Every month we profile the work of an outstanding CienciaPR member or discuss a topic of relevance to our community

"Proteomics", Mass Spectrometry and Puerto Rico

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ESI-MS of Hemoglobin
ESI-MS of intact human hemoglobin showing the alpha-Hb (15,130.0) and the beta-Hb (15,869.8).

We know that you are asking yourself what these three words from the title have in common: Proteomics, Mass Spectrometry and Puerto Rico. However, if we analyze them closely you will figure out. Beginning with proteomics, the word in Spanish is a bit difficult to pronounce: proteomica. Proteomics is the science field that studies proteins and their structure and function. And what does "Mass Spectrometry" have to do in this? WellÖ a lot because mass spectrometry (MS) is one of the analysis techniques used to determine the mass, identity and modification of proteins. And for those that are wondering what is Puerto Rico's role in all this; please blame Dr. Irving E. Vega, professor of biology from the University of Puerto Rico at Rio Piedras and member of CienciaPR, who is one of the pioneers in obtaining that these three concepts are a reality in our island.

Dr. Vega, who graduated from the UPR-Mayagüez, studied his doctorate in molecular biology and neuroscience from Rutgers University in New Jersey and afterwards did a post-doc in the Neuroscience Department of the prestigious Mayo Clinic, in where he specialized in mass spectrometry to study the proteins affected during the pathological processes associated to neurodegeneration. Upon his arrival to the UPR, Dr. Vega, created what is nowadays the Protein Mass Spectrometry Core Facility (PMSC) of the UPR. The PMSC was created thanks to the combined efforts of College of Natural Sciences, the Resource Center for Sciene and Engineering and the Protein Research Center (COBRE II). The center is equipped with a ProteomeX-LTQ Workstation (Thermo Fisher) for the MS analyses, a two dimension electrophoresis system and equipmen for protein purification.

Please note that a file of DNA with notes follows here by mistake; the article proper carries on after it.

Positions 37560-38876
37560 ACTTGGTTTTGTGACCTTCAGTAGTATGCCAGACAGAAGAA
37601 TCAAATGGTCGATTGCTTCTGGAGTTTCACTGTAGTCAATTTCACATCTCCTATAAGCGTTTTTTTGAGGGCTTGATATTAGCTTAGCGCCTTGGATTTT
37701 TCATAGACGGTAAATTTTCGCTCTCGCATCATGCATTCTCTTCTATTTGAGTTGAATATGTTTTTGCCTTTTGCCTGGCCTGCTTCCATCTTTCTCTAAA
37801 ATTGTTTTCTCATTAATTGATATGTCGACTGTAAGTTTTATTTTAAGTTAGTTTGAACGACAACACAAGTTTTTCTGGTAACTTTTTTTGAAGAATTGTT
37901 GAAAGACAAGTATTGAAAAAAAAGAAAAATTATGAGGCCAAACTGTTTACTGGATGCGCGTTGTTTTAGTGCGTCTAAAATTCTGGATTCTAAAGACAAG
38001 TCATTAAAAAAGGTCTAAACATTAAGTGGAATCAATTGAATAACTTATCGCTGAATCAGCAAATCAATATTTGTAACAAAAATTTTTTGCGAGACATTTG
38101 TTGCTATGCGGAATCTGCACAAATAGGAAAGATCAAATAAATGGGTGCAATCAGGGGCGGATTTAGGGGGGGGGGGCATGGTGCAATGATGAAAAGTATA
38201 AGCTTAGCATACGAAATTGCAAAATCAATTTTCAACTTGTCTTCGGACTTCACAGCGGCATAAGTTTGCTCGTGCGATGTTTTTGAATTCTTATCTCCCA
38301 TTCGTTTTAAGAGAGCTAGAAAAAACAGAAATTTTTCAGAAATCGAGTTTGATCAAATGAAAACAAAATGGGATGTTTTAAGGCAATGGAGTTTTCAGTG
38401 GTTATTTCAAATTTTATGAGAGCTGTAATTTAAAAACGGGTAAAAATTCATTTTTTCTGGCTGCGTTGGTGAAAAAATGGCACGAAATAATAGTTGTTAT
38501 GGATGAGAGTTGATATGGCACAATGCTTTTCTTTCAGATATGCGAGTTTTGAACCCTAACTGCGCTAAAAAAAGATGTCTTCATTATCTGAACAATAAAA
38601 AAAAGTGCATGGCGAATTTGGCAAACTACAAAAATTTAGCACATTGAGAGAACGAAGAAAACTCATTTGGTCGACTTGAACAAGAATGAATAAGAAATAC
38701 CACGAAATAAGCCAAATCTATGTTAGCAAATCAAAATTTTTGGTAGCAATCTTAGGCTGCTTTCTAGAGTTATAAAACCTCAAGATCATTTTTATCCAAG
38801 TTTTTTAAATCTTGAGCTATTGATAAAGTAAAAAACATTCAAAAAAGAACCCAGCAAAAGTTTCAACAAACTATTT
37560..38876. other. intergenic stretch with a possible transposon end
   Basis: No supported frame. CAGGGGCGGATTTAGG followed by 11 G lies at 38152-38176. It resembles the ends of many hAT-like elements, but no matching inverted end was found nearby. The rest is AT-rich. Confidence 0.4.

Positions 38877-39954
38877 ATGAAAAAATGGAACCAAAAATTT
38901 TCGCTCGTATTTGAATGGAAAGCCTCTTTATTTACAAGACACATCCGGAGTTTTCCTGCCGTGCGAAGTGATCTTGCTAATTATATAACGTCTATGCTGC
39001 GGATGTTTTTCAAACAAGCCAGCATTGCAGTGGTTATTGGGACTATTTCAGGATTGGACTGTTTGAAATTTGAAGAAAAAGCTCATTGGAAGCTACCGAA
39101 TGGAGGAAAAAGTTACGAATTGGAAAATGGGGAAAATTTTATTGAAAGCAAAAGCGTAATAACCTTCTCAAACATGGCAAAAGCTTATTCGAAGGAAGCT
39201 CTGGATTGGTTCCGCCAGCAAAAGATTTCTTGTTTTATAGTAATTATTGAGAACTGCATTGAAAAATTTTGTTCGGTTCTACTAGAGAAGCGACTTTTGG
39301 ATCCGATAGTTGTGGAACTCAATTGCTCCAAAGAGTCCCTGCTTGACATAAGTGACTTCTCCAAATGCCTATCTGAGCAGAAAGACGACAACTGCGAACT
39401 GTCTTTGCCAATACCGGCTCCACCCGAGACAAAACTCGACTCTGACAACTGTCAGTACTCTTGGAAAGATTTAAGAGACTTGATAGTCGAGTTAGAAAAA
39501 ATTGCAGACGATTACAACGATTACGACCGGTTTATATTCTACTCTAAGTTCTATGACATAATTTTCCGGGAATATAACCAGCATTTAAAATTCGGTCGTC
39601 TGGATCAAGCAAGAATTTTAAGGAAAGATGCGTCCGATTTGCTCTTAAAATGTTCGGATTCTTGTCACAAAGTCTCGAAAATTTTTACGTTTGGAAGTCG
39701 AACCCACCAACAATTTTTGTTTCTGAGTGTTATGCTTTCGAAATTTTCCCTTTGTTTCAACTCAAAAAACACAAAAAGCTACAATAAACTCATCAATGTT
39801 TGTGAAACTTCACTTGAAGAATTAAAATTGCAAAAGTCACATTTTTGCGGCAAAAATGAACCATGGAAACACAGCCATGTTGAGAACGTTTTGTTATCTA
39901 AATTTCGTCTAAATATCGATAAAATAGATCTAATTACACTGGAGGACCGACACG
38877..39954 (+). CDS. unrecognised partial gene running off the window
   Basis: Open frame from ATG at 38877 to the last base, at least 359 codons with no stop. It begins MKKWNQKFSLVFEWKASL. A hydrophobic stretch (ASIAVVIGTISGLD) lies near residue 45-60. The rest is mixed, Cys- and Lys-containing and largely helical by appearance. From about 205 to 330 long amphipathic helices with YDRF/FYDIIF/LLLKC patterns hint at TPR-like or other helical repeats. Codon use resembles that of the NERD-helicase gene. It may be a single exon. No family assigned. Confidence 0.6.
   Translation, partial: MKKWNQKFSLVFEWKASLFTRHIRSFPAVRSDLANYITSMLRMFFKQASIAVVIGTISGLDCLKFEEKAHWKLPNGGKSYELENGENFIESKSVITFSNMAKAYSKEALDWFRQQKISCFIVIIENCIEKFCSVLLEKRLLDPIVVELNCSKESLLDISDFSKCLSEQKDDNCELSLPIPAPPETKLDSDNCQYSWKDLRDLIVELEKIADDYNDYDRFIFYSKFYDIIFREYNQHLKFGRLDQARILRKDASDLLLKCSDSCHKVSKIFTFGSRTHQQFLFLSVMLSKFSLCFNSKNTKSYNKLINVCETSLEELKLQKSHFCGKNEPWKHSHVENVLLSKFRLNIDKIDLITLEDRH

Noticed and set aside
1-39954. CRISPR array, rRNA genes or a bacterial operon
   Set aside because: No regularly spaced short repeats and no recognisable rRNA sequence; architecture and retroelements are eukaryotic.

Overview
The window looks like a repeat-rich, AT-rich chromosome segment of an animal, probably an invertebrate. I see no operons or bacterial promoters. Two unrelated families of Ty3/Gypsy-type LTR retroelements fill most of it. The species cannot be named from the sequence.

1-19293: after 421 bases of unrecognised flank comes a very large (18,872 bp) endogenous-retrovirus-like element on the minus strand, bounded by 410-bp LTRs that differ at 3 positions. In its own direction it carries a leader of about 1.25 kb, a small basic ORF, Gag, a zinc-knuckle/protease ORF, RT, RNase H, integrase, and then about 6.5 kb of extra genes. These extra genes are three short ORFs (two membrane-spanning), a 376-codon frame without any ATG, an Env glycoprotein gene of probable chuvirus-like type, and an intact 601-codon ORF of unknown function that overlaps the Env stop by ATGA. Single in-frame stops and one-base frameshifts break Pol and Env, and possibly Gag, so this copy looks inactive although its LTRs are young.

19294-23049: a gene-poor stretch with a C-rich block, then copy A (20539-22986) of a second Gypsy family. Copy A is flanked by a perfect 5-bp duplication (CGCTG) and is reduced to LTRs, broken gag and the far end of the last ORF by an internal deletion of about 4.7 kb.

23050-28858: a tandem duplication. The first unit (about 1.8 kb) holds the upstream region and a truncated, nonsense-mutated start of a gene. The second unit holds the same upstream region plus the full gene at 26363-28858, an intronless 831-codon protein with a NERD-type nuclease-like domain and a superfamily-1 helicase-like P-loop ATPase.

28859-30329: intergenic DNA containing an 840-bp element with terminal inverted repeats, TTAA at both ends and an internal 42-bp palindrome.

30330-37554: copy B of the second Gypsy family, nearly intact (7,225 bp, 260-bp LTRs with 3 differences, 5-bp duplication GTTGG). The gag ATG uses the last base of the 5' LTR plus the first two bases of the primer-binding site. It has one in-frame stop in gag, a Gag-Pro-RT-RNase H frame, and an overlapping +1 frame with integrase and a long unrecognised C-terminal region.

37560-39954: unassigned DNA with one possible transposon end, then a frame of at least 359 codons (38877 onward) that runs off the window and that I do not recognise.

For his research in the neuroscience field, Dr. Vega uses advanced protein analysis techniques, available in the PMSC, to understand the mechanisms leading to neurodegeneration induced by Tau proteins. Tau proteins mainly induce neurodegeneration by aggregating in the frontotemporal brain areas leading to diseases like Alzheimer's.

In addition, Dr. Vega and the PMSC, collaborate with other investigators from Puerto Rico, as with Drs. José E. García-Arrarás and Carlos I. González from the UPR-Rio Piedras, Joseph Bonaventura, from Duke University and UPR- Mayagüez, José Rodríguez-Medina form the Medical Sciences Campus of the UPR and Tharun Sundaresan, from Uniformed Services University of the Health Sciences, among others. In these collaborations, the role of the PMSC has been crucial in the experimental development for the the purificaiton and identification of proteins in different cellular processes from tissue regeneration to the formation of concrete in barnacles.

Dr. Irving E. Vega and the PMSC, besides been open to collaborations, also offer the protein MS services to higher education institutions and the industry. If you will like to know more about Dr. Vega and his research visit his profile at CienciaPR. For more information about the PMSC and the offered services, contact them at msfacility.upr@gmail.com.



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